We selected 30 healthy adults (age 18 to 23 years with BMI 18 to 23.4) whose parents were nondiabetic (both parents having FBS <100 mg/dl) and another 30 healthy adults who had at least one parent who had been a diabetic for more than 3 years. We measured their HGS and forearm muscle fatigability using a dynamometer and estimated their body composition and phase angle through BIA. Our study demonstrated that the forearm skeletal muscle fatigability was greater among boys and girls with diabetogenic genes compared to their counterparts without diabetogenic genes. The height and gender were comparable between the groups, and therefore, do not confound the results. Surface electromyography studies demonstrated that diabetic individuals show greater knee extensor fatigue compared to normal controls[18] and the fatigue indices were correlated to the duration of diabetes.[19] Our study elucidated a similar effect even among healthy young adults with diabetic parents compared to their counterparts. Skeletal muscle fatigue had both central and peripheral determinants.[20] In whole-body exercise, central fatigue is one of the major determining factors.[21] While using small groups of muscle, like the forearm, the fatigue is determined predominantly by peripheral factors, i.e., the muscle itself.[21] Hence, the increased forearm muscle fatigue seen among the adults with diabetic parents compared to their counterparts with nondiabetic parents in our study may be due to the property of the muscle itself. However, central fatigue is still a limiting factor in our study.

The skeletal muscle is the largest organ in a nonobese individual and is responsible for metabolizing or storing approximately 75% to 90% of glucose.[22] Relative muscle mass (muscle mass/body weight) is inversely associated with the incidence of diabetes and the relationship was found to be stronger for young men and premenopausal women.[23] Therefore, reduced muscle mass (sarcopenia) can cause the development of diabetes since it is the major organ of glucose homeostasis. Local inflammation due to intramuscular fat infiltration may also contribute to inefficient glucose uptake.[7] Animal models have demonstrated that intramuscular fat infiltration is a causative factor for reduced muscle strength, however, was not associated with time to fatigue.[24] It is also evident that improving muscle mass and grip strength can reduce the risk of diabetes.[25] In our study, the individuals with nondiabetic parents, as compared to individuals with diabetic parents, had greater HGS, although this was not found to be statistically significant. The absence of statistical significance difference between the two groups in HGS could be due to the small sample size.

The body composition parameters and phase angle were comparable between our study groups. The normal value of phase angle among healthy adults has been recorded as 6° to 7°in the Western population,[26] in contrast to that in our study, where a median value of 5° was obtained. In our study, phase angle was positively correlated with HGS among the offspring of nondiabetics (r = 0.655; P < 0.001) and among the offspring of diabetics (r = 0.729; P < 0.001). Similarly, earlier studies have demonstrated positive associations between phase angle and HGS among young athletes and nonathletes.[27],[28] In our study, we were able to demonstrate that phase angle was also positively correlated with time for task failure (inversely correlated to forearm muscle fatigue) among the offspring of nondiabetics (r = 0.383; P = 0.037) and among the offspring of diabetics (r = 0.61; P < 0.001). The phase angle is significantly correlated with BMI among the adults without diabetic parents (r = 0.381; P = 0.038) which is not elucidated among the individuals with diabetic parents (r = 0.215; P = 0.254) in our study. This is because, among adults with diabetic parents, the lean mass percentage is strongly associated with phase angle (r = 0.835, P < 0.001), whereas the BMI and lean mass are not significantly associated [Figure 1]a and [Figure 1]b. The above results show that adults with diabetic parents belong to the thin-fat phenotype which is seen in the Indian population and is known for future metabolic disease risk.[29]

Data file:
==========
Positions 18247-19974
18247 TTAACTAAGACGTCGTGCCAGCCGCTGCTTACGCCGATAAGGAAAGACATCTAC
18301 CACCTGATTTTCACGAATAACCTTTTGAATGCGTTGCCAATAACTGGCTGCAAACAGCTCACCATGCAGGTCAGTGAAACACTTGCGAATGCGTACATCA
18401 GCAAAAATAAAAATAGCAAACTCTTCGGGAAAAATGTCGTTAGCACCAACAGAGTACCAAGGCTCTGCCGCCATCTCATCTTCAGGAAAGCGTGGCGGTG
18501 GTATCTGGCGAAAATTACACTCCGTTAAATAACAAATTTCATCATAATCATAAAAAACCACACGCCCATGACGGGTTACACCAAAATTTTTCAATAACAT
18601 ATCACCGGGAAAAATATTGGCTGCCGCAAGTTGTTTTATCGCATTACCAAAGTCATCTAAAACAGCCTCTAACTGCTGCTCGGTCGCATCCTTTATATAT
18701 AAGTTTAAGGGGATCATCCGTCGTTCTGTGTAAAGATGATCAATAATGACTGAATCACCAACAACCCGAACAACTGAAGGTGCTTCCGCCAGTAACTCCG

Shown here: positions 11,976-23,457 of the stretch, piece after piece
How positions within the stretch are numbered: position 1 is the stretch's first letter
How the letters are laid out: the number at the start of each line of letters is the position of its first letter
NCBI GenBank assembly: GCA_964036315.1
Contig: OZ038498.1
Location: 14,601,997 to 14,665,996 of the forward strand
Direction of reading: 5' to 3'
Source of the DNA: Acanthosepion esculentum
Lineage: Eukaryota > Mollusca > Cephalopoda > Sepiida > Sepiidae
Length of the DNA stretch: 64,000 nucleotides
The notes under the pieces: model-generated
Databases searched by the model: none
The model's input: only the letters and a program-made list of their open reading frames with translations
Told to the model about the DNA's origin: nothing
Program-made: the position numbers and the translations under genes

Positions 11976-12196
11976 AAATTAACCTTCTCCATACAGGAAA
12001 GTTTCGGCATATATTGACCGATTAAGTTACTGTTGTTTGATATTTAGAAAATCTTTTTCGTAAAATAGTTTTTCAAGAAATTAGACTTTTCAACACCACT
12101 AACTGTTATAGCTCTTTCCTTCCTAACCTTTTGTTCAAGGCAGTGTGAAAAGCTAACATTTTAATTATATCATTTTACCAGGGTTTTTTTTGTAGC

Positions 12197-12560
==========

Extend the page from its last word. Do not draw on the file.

Figure 1: (a) Association between lean body mass and BMI among the participants with nondiabetic parents. P value was obtained using Spearman's method. (b) Association between lean body mass and BMI among the participants with diabetic parents. P value was obtained using Pearson's method. BMI: Body mass index

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Since our study has limitations of being cross-sectional, comments on increased forearm muscle fatigability as a predictor for future incidence of diabetes cannot be made. Further well-designed prospective studies involving a larger study population are needed to elucidate it.

  Conclusion Top

Our study demonstrated that simple noninvasive measurements like forearm muscle fatigue were increased, and HGS (albeit not significant) was reduced among healthy young adults with diabetogenic genes compared to their counterparts without diabetogenic genes.

Financial support and sponsorship

This study was financially supported by the ICMR STS Project Reference No: Reference No: 2020-02221.

Conflicts of interest

There are no conflicts of interest.

  References Top

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  [Figure 1]

  [Table 1], [Table 2], [Table 3]